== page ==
Between the years of 1861 and 1865, the Civil War raged through the Ozark region, claiming the lives of both Confederate and Union soldiers along the way. While many fallen heroes have been memorialized throughout history, some lost souls were never laid to rest. Evidence of paranormal activity has been detected at such historic sites as the Kendrick House in Missouri, Prairie Grove in Arkansas, and Cabin Creek in Kansas.
Steven Brooke examines Washington, Arkanasas’ courthouse, schools, taverns, and churches, providing the reader with unique insights into the people who built, lived, and died within these structures. This handsome little photographic guide is perfect for the 200,000 annual visitors to this historic town, where the first bowie knife was made. Paperback.
The daring exploits of Frank and Jesse James have fascinated America for more than a century. Myth and fact have meshed together to create a legend of monumental proportions. Paperback.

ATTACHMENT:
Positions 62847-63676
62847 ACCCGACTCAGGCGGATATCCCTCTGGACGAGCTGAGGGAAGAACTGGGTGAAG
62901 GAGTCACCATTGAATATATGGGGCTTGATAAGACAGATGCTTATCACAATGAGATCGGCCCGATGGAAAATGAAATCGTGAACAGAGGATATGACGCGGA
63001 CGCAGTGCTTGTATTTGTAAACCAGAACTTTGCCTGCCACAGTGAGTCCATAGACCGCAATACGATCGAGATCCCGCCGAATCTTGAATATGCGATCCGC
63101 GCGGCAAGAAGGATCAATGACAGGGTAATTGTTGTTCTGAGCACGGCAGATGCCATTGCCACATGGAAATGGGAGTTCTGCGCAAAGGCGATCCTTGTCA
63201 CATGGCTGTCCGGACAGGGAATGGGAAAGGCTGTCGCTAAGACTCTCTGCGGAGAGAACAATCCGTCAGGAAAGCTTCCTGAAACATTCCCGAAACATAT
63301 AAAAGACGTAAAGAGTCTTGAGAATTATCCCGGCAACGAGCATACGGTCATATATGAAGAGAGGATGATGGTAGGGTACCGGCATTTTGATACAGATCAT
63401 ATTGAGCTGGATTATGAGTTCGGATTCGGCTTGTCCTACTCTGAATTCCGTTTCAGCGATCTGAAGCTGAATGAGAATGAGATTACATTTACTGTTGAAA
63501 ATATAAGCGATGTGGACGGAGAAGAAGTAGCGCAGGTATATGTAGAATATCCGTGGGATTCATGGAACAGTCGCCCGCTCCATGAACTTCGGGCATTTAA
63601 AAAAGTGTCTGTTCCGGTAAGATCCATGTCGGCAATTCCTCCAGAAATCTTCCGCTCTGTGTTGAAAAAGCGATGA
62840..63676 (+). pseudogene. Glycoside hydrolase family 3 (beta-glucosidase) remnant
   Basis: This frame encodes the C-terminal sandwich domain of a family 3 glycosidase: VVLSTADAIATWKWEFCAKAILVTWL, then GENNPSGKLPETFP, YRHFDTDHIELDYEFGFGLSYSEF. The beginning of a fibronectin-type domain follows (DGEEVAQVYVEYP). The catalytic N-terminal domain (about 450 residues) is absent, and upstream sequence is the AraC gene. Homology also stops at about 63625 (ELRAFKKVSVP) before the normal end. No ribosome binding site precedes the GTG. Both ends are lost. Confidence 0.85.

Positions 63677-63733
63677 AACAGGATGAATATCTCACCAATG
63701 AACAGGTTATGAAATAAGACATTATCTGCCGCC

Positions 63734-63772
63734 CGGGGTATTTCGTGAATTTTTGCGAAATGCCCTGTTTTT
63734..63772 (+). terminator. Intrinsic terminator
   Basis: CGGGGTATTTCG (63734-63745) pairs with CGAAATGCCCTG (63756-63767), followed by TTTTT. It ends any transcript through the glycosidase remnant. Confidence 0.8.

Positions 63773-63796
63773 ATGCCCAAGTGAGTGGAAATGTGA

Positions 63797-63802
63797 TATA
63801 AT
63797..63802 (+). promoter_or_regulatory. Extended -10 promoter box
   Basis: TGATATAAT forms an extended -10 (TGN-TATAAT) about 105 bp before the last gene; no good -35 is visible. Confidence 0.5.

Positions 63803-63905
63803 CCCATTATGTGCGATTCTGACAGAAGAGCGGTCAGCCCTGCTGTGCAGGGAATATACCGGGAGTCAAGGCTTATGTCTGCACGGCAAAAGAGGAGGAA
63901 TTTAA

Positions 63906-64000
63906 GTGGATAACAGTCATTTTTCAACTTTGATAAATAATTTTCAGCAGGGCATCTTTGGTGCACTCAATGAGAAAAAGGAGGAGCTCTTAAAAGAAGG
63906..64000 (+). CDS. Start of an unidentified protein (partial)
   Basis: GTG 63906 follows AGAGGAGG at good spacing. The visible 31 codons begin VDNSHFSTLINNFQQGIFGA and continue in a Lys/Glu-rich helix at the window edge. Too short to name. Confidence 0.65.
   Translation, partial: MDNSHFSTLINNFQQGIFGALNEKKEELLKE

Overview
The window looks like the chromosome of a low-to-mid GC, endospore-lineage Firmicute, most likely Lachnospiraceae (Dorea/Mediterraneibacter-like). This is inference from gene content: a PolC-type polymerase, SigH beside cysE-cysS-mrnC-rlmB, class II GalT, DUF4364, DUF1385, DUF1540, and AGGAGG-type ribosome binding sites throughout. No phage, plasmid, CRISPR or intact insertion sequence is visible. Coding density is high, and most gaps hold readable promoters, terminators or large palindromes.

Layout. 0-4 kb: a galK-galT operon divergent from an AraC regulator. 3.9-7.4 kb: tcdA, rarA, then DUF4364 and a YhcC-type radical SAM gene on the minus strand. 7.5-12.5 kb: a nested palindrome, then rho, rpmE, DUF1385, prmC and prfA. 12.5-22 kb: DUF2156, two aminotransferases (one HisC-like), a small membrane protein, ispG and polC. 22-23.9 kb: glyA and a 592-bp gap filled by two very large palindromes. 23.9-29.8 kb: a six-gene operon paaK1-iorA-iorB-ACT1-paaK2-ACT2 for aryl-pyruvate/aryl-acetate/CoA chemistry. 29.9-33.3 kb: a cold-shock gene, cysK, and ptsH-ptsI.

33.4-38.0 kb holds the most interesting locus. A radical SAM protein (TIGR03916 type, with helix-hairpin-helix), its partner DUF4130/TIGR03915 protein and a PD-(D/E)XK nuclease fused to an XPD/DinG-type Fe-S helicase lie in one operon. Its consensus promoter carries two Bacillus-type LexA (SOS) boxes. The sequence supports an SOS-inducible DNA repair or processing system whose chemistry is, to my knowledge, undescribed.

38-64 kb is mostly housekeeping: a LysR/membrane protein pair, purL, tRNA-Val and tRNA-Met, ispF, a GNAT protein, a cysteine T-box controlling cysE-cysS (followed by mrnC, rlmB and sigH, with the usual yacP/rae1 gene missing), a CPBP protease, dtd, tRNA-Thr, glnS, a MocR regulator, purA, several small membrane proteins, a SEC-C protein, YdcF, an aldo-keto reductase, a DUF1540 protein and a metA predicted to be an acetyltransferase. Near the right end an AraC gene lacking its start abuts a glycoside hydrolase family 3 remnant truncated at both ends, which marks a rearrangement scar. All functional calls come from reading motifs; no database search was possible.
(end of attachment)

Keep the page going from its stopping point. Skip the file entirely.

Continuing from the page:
Here, told largely by trainmen, passengers, farmers, detectives, outlaws, news reporters, and others who were directly or indirectly involved with the crime, is a true, documented account of Frank and Jesse James, the Younger brothers, and Missouri’s first train robbery. Many of the photographs included have never been published. Paperback.
The expanding American frontier in the late 1800s created a battleground on which white and Indian cultures inevitably clashed. Slowly and inexorably the red man was pushed from his land and stripped of his birthright.